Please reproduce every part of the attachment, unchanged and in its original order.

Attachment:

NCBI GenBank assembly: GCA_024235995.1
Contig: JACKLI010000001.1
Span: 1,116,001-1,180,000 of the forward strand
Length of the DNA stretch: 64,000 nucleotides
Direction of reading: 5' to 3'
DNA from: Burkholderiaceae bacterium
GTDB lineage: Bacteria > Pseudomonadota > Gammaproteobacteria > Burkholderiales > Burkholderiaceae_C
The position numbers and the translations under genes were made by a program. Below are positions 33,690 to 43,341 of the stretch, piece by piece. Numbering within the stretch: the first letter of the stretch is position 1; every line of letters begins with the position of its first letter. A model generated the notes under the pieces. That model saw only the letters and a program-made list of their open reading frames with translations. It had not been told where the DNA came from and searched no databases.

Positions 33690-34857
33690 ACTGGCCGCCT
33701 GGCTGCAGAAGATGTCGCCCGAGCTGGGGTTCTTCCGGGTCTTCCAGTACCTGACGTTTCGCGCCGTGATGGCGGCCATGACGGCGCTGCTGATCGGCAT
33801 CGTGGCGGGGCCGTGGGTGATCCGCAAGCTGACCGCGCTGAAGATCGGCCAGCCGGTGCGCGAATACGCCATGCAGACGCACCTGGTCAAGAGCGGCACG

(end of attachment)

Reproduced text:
NCBI GenBank assembly: GCA_024235995.1
Contig: JACKLI010000001.1
Span: 1,116,001-1,180,000 of the forward strand
Length of the DNA stretch: 64,000 nucleotides
Direction of reading: 5' to 3'
DNA from: Burkholderiaceae bacterium
GTDB lineage: Bacteria > Pseudomonadota > Gammaproteobacteria > Burkholderiales > Burkholderiaceae_C
The position numbers and the translations under genes were made by a program. Below are positions 33,690 to 43,341 of the stretch, piece by piece. Numbering within the stretch: the first letter of the stretch is position 1; every line of letters begins with the position of its first letter. A model generated the notes under the pieces. That model saw only the letters and a program-made list of their open reading frames with translations. It had not been told where the DNA came from and searched no databases.

Positions 33690-34857
33690 ACTGGCCGCCT
33701 GGCTGCAGAAGATGTCGCCCGAGCTGGGGTTCTTCCGGGTCTTCCAGTACCTGACGTTTCGCGCCGTGATGGCGGCCATGACGGCGCTGCTGATCGGCAT
33801 CGTGGCGGGGCCGTGGGTGATCCGCAAGCTGACCGCGCTGAAGATCGGCCAGCCGGTGCGCGAATACGCCATGCAGACGCACCTGGTCAAGAGCGGCACG